Reintroduce mask-wearing rules, say ‘exhausted’ hospital staff

Taoiseach confirms that pandemic emergency powers will be allowed expire

‘Our hospitals have been hanging together by a thread of goodwill of staff but that is about to snap.’ Photograph: Nick Bradshaw

Emergency doctors and nurses have called for the reintroduction of mandatory mask-wearing and working from home to help curb the spread of Covid-19.

The Irish Nurses and Midwives Organisation and the Irish Association for Emergency Medicine say hospitals are overwhelmed and staff need "real assistance".

In addition to very serious patient risks, frontline staff are exhausted dealing with “wave upon wave” of Covid-19 patients, the two organisations say.

They have called on the Government, public health officials and the HSE to revisit public health measures, including mask-wearing in indoor and congregated settings.


IAEM president Fergal Hickey said the situation in Irish hospitals at present is the worst he has seen in his career. "The situation at present is intolerable for all who work in our hospitals. Our hospitals have been hanging together by a thread of goodwill of staff but that is about to snap."

Speaking on Wednesday, Tánaiste Leo Varadkar said he did not think it was appropriate to impose new legal restrictions and said the focus should be on vaccines and encouraging people to isolate if they were sick.

“We expect it will peak in the next weeks. We certainly will be in a much better position by the end of April,” he said.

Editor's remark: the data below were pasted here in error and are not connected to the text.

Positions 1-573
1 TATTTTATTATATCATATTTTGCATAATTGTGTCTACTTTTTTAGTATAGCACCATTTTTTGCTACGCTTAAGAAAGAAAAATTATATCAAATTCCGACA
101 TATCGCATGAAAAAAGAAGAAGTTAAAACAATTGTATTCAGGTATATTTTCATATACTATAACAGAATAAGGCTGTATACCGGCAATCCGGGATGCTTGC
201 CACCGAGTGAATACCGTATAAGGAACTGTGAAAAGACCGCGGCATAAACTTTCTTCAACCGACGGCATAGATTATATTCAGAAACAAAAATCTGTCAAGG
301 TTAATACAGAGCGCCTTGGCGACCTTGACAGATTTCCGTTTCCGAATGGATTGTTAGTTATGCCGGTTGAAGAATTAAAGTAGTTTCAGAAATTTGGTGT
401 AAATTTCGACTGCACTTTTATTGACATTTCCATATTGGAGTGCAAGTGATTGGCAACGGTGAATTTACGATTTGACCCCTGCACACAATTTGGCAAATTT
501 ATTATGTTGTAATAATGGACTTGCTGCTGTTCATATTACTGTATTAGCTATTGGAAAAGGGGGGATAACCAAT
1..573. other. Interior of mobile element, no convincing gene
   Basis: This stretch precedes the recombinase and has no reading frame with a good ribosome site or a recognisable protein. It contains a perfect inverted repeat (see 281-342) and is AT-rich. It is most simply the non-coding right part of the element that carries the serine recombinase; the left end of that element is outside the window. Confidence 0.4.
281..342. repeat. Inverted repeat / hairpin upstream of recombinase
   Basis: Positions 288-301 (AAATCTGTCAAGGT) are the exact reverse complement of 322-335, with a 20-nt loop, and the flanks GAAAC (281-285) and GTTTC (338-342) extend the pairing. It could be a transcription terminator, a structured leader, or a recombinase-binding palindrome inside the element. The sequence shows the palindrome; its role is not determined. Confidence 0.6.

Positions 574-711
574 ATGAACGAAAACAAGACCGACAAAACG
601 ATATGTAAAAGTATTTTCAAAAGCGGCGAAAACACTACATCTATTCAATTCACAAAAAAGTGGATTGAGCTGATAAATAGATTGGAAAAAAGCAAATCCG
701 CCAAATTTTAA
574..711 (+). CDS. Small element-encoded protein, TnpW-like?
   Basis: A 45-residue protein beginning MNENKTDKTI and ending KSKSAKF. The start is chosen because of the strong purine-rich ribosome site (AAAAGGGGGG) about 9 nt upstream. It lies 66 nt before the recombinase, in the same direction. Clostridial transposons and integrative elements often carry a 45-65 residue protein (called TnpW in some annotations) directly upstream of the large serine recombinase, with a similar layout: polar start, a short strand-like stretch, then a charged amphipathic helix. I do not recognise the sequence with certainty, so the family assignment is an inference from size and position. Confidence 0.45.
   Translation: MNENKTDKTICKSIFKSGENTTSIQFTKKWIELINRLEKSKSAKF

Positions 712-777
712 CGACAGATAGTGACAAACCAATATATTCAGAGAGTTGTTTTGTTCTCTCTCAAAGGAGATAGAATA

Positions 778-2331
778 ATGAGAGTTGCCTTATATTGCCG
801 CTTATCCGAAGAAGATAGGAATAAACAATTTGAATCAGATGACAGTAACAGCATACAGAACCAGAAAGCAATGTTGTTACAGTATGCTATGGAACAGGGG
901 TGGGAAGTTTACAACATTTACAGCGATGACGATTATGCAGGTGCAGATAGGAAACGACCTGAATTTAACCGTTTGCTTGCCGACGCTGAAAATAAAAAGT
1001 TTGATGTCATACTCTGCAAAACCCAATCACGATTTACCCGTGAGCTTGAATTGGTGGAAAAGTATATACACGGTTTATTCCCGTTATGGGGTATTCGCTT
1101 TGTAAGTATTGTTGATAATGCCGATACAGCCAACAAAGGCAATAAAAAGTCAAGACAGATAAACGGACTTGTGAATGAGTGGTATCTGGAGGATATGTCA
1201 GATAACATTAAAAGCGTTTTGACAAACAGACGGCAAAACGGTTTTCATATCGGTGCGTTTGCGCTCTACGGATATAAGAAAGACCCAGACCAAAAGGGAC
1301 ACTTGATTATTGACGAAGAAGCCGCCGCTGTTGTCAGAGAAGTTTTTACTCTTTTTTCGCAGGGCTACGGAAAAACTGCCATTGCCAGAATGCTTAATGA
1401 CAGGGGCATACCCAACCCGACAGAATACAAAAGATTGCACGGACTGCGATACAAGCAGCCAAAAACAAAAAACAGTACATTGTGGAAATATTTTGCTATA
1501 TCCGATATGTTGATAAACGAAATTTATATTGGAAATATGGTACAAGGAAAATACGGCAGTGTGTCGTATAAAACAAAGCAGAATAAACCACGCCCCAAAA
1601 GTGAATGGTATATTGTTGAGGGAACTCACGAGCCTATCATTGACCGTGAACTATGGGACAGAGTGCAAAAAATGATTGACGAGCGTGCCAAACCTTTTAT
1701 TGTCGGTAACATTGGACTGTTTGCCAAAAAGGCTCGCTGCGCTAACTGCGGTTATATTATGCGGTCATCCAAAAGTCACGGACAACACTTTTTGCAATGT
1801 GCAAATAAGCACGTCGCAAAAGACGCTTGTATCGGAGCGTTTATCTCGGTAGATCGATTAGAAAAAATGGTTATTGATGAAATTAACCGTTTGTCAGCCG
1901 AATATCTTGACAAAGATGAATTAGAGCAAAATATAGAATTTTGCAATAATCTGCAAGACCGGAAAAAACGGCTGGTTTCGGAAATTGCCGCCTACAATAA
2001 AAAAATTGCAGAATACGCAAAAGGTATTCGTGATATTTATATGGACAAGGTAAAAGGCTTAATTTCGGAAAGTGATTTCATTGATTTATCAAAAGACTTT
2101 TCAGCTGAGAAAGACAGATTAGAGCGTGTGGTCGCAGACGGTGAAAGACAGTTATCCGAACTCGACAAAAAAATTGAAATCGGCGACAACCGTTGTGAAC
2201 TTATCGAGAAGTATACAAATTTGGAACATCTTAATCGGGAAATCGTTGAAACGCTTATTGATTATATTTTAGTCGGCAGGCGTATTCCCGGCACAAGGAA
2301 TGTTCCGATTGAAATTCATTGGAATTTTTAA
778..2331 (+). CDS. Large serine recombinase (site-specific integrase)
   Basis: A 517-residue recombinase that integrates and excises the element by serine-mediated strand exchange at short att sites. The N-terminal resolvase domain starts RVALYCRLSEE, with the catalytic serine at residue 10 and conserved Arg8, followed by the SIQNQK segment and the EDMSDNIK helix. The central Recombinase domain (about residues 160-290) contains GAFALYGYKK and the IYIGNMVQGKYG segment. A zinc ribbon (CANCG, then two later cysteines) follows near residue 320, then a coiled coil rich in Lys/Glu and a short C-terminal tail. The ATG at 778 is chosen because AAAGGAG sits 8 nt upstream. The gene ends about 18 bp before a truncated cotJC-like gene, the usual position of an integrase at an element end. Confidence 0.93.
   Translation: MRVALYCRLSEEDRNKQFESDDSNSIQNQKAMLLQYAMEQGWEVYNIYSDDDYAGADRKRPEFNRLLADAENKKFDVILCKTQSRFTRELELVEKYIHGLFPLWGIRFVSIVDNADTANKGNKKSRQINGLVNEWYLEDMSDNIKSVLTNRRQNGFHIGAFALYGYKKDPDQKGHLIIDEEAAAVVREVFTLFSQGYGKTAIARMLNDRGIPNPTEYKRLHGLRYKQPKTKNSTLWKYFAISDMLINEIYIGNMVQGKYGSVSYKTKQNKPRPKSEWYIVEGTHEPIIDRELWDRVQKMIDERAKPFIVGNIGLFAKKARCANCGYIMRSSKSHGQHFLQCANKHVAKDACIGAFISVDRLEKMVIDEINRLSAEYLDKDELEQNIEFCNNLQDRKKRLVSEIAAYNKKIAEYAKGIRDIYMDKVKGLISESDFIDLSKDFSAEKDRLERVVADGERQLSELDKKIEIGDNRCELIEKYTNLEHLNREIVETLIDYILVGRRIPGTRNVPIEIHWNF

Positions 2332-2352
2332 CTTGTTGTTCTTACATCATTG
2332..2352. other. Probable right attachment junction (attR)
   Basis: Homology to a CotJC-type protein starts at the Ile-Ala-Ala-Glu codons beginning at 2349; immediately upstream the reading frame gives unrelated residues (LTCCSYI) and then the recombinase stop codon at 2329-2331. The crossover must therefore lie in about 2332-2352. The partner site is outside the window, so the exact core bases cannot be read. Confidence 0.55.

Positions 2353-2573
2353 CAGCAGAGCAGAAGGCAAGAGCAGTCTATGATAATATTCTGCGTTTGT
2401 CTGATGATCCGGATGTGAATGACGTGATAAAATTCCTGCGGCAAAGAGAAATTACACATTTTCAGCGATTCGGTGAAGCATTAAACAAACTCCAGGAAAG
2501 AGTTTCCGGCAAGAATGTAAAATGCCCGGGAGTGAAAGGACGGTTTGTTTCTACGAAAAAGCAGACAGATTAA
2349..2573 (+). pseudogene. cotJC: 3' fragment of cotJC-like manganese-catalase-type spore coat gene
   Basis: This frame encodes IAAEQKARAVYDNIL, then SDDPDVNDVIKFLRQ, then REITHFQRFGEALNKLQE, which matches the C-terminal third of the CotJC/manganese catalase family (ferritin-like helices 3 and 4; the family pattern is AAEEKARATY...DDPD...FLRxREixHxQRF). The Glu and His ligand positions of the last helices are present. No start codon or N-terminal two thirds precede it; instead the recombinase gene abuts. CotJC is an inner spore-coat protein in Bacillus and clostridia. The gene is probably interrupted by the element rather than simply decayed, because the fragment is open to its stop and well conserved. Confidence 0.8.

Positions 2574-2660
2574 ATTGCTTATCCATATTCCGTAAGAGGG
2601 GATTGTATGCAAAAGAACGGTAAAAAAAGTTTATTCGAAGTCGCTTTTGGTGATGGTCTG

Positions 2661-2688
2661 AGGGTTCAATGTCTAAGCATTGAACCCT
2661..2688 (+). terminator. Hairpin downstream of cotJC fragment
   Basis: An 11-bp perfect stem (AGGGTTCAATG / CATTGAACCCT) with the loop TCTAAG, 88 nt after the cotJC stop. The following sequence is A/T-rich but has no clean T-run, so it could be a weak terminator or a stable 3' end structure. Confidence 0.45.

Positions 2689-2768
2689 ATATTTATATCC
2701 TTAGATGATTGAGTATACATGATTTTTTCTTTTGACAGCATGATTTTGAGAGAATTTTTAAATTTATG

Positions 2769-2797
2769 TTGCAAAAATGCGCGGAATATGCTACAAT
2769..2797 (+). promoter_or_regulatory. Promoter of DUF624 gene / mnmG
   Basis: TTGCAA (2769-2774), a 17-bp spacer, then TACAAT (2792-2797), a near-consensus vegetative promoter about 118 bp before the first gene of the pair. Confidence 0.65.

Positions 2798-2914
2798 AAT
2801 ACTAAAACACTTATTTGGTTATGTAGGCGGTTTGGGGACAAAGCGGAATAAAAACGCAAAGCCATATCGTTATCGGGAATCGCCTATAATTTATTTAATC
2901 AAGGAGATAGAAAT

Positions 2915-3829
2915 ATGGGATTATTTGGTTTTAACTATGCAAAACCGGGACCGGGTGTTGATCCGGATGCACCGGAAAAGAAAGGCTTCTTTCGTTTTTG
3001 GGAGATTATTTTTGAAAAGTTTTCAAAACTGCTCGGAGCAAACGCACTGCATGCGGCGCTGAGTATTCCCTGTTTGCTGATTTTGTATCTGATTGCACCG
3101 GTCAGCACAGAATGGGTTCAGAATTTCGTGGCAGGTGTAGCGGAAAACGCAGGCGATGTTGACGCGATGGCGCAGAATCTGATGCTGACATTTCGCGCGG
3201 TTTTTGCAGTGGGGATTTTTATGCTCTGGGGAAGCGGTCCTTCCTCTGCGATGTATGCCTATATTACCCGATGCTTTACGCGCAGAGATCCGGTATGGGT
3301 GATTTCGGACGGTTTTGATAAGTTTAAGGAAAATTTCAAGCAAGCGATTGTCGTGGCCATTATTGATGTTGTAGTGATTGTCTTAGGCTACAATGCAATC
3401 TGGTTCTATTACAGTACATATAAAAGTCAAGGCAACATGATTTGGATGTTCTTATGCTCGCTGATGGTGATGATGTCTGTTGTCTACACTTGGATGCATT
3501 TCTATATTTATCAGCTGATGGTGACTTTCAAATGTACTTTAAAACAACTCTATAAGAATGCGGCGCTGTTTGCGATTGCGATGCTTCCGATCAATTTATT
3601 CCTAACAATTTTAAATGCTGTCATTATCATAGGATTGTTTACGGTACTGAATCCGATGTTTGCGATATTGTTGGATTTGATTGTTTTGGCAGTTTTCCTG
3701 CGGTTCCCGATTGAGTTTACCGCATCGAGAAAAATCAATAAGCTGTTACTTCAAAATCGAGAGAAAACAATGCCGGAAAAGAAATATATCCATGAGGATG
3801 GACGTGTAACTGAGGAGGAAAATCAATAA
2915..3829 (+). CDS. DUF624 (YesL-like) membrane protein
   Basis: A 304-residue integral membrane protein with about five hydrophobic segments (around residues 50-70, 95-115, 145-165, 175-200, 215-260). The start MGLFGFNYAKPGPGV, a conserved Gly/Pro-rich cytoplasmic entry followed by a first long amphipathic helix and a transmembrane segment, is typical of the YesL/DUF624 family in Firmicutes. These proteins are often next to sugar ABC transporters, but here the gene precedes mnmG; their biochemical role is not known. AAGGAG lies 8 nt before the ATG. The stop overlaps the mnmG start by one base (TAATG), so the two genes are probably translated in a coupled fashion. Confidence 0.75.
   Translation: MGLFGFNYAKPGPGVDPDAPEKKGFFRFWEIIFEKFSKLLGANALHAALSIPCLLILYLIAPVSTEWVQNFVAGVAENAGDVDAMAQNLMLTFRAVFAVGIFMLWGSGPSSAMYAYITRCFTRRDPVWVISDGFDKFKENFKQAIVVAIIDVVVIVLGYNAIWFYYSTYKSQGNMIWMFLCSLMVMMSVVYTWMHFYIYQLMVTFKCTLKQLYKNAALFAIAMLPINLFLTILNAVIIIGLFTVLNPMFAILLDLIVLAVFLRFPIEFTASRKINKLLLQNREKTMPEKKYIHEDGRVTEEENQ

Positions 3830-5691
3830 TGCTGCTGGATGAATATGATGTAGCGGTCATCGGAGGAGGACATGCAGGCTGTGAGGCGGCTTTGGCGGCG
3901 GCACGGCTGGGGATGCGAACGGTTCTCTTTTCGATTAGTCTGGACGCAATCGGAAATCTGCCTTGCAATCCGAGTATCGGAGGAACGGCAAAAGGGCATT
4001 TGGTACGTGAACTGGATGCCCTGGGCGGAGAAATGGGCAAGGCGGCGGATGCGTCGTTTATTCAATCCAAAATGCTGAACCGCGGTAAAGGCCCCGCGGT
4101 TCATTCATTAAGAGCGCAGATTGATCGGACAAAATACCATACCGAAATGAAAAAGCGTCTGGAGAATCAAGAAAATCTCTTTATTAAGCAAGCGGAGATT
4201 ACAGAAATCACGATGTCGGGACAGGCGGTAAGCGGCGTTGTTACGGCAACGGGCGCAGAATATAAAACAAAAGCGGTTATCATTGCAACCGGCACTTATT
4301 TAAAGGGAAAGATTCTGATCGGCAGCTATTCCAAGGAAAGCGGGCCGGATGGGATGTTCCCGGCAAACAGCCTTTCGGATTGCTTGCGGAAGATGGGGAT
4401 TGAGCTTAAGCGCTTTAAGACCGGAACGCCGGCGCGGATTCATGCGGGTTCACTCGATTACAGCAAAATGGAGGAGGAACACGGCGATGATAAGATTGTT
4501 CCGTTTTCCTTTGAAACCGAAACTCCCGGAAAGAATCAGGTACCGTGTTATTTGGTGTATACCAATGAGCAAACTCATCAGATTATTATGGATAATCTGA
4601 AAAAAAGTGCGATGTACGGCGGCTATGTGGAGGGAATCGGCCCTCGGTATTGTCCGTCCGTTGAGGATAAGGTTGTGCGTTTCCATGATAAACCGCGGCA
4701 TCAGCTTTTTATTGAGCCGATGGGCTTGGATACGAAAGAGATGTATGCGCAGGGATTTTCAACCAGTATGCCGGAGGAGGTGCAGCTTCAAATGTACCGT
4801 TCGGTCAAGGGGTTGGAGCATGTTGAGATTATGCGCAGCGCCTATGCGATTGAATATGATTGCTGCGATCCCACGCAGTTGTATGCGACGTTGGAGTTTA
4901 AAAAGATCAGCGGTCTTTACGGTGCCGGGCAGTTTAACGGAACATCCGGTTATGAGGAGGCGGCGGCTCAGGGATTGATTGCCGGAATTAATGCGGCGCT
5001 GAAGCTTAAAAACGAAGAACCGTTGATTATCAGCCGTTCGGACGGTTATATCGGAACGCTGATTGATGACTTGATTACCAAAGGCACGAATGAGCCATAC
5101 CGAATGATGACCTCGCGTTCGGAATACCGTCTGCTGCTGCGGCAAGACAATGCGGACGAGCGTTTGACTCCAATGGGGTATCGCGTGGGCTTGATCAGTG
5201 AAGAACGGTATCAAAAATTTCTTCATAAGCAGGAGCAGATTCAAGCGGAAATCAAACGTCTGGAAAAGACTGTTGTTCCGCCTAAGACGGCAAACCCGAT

Taoiseach Micheál Martin confirmed in the Dáil that pandemic emergency powers to restrict travel and stop public gatherings , which were signed into law in March 2020, would expire at midnight on Thursday night.

Peak of wave

There are signs the current wave may be peaking. The combined number of positive results from PCR and antigen each day, though an under-estimate of the real number of infections, has started to decline. Hospitalisations are rising more slowly and ICU numbers are holding steady.

The number of patients with the virus who were in hospital on Wednesday morning was 1,610, up from 1,601 the previous day. The number of virus patients in intensive care (ICU) dropped one to 49.

On Wednesday the Health Protection Surveillance Centre (HPSC) was notified of a further 5,381 PCR-confirmed cases of Covid-19. In addition, 7,127 people registered a positive antigen result through the HSE’s online portal on Tuesday.

Covid-19 outbreaks rose last week to their highest level so far this year, new figures show.

However, the 201 outbreaks reported over the past seven days may in part be due to under-reporting of outbreaks in the previous week, which included a bank holiday, according to the Health Protection Surveillance Centre.

There were big increases in the number of outbreaks reported in hospitals, nursing homes and residential institutions, though the size of outbreaks tended to be smaller than in January.

Reported outbreaks

No outbreaks in schools or childcare were reported last week, though this may be due to the sector not requiring prioritisation by public health officials for further investigation.

There were 36 outbreaks in hospitals, more than double the previous week’s tally of 15. Hospitals in the east accounted for 22 outbreaks, while seven occurred in the northeast.

Outbreaks in nursing homes rose to 60, from 36 the previous week. The biggest outbreaks involved 61 cases. Nursing homes in the southeast were disproportionately affected, with 14 outbreaks.

At present, 349 of the roughly 600 nursing homes have an open outbreak that is still formally under investigation, according to the HPSC.

The biggest increase was in residential institutions, where 76 outbreaks were recorded, compared with 43 the previous week.

There were also 55 outbreaks in centres for disability and 15 in mental health units.

Paul Cullen

Paul Cullen

Paul Cullen is a former heath editor of The Irish Times.